August 17, 2011
As an entrepreneur, you owe it to yourself, your employees, and anyone else who has a vested interest in your company to make the business as profitable as you can. You can make sure that happens by identifying business drivers that will bring in more revenue as time goes on.
With the competition becoming more aggressive, making sure that customers continue coming through your doors can be a difficult enough task. Without growth, however, you could risk losing your market share through stagnation.
That’s why it pays to know what causes people to choose your services over what your competitors offer and to be aware of key business performance indicators/KPI’s.
Only by being fully aware of those driving factors can you foster growth and make sure that your company is able to not just weather tough financial times, but fully capitalize on the conditions of strong economic climates as well.
As you know, there are a number of factors that influence whether or not people come through your doors, so it isn’t as simple as pinning down a single trend, event, or practice that makes money and causes your business to thrive.
So what are some ways that you can go about identifying business drivers to help your business thrive?
Drivers are, by definition, things that have an impact on your business one way or another. These can come from within, or they can be factors that come from the outside.
Either way, there are many of them, so it can be a daunting task when you’re trying to figure out just where to begin.
You obviously want to make sure that any drivers you pick out can ultimately be profitable for the business but, beyond that, what else should you go on?
In general, you want to make sure that any drivers you identify show your company’s performance and can be compared to other figures. Whether those other figures are previous numbers of your own from the year before or are something that is standard across your industry is up to you, but having something to measure against can be a huge benefit.
Besides knowing just where you stand, you can use drivers to set realistic goals and craft a plan for where you want to be in a given amount of time.
When working on identifying business drivers, it helps to try and find patterns in your business cycle that not only show what’s happened in the past, but show what’s likely to happen in the future based on where things have gone in the past.
Think about it this way: Just about every retail store in existence sees a massive upswing in revenue toward the end of the year because of the Christmas shopping season and management plans accordingly. They are able to determine what items will sell, where additional people will be needed and what hours the stores will need to be opened.
All of these decisions are based on things that happened around the same time in the previous years. By looking over that information, they can prepare for the increased traffic. By being prepared for that increased traffic, they’ll be better able to accommodate the additional customers who, in turn, will spend more money.
When you’re identifying business drivers, it pays to look at the people who are spending the money that keeps you in business. Ask yourself questions like:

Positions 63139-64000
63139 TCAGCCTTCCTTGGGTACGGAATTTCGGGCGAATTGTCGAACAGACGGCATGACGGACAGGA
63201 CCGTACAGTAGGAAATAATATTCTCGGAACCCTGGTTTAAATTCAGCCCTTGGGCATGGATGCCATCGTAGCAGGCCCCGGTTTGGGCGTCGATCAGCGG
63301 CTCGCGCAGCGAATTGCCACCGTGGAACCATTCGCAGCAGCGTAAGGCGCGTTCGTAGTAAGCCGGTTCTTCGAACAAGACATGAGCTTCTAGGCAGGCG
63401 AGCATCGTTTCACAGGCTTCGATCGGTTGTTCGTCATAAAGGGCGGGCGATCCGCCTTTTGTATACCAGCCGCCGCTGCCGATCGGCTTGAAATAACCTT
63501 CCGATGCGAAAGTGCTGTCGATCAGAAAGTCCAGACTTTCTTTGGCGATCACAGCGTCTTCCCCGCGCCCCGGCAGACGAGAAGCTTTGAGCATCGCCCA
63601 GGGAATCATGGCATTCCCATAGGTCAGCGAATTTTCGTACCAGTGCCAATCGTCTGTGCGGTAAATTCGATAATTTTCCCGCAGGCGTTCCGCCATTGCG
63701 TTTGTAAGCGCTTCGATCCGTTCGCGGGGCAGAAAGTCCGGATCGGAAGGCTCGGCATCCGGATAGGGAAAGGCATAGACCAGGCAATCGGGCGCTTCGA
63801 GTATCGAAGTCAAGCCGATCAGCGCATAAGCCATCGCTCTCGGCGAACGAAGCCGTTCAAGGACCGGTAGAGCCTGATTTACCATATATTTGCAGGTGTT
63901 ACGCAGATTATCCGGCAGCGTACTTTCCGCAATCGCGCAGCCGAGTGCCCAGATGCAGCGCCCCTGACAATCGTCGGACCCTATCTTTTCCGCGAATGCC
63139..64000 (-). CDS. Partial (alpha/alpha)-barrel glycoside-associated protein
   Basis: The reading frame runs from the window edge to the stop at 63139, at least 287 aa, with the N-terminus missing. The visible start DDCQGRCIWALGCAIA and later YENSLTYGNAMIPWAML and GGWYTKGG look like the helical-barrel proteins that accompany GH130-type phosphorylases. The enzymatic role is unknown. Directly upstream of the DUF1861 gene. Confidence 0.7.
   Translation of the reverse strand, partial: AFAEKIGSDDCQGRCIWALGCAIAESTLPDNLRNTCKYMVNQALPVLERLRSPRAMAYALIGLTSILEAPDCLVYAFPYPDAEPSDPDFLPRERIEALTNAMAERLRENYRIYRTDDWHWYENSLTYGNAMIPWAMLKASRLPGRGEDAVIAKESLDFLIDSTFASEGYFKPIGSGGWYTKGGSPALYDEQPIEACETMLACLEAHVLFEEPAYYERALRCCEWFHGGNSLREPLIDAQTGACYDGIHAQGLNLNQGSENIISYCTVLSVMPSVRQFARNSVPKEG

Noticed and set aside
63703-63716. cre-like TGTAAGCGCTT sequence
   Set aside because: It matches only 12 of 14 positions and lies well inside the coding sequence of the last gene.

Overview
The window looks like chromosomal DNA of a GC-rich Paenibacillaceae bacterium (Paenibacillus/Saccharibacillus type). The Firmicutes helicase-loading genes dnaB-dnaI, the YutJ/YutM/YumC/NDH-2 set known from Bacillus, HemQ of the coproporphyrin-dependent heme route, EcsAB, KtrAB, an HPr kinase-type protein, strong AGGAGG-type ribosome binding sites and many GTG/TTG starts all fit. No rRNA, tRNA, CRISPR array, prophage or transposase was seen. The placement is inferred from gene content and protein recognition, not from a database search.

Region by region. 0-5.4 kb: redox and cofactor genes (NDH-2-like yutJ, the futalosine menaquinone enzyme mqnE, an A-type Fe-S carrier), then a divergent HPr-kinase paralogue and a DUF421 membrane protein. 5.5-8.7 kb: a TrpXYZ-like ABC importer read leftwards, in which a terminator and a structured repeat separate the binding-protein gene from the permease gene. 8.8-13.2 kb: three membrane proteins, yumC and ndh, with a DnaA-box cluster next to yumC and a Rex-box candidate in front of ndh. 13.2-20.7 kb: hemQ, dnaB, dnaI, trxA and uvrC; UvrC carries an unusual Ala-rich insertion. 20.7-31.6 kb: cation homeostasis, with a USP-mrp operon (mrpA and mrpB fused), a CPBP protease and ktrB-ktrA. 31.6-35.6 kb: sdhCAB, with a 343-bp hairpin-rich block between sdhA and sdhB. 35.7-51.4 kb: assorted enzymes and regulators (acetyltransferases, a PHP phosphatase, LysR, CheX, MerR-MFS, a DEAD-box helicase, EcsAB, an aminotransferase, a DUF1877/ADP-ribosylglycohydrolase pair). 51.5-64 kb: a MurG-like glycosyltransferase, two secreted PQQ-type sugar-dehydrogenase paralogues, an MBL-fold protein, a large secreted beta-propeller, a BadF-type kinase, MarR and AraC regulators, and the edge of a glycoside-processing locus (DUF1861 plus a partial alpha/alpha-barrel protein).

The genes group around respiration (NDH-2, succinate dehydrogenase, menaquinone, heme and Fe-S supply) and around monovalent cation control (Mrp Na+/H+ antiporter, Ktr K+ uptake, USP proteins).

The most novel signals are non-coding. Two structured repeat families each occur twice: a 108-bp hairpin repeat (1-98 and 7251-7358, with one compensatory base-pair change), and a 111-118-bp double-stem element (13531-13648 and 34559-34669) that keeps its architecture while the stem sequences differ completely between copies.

By answering questions like these, you can narrow down a target demographic and focus on marketing to them. Doing this may also help you indentify a need these people have that isn’t currently being addressed and, if you capitalize on that, you could easily corner a niche that will bring in more revenue.
The people who work for you have just as much influence on how your company develops as the people who spend money on it.
You have to make sure that they are properly trained and properly motivated about their jobs. When you increase the productivity of your staff, everyone ends up benefiting in the end.
How much you spend on the business should always come up when identifying business drivers. If you’re bringing in money and a large portion of it goes to maintaining your company, then you may need to readjust some of your practices in order to increase profit margins.
When thinking about costs as a driving factor in your business, you’ll have to look at everything from the equipment you use, to the space you occupy, to the pay of your employees to determine if costs are justified in each area.
By looking at costs as one of your business drivers, you can easily track every penny that goes out and make sure nothing is going to waste.
By seeking out and identifying factors that influence your business, you can easily change your practices to foster growth and guide your business towards success.
While these aren’t the only factors that can affect the performance of your company, they are some of the most prevalent.
At the end of the day, you’ll have to work at identifying business factors that you can find in order to improve your operations and continue bringing in revenue.
Once you get a sense for what those drivers are, however, your company will be well on its way to substantial growth.
Remember, running a business successfully does not need to be complicated. Keep it simple!
For more information on business analysis, business planning, and ways to grow your small business profitably, please check out our website www.portalcfo.com. Follow us on Twitter @portalcfo
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This post is a part of a series that helps you identify opportunities and problems within your small business.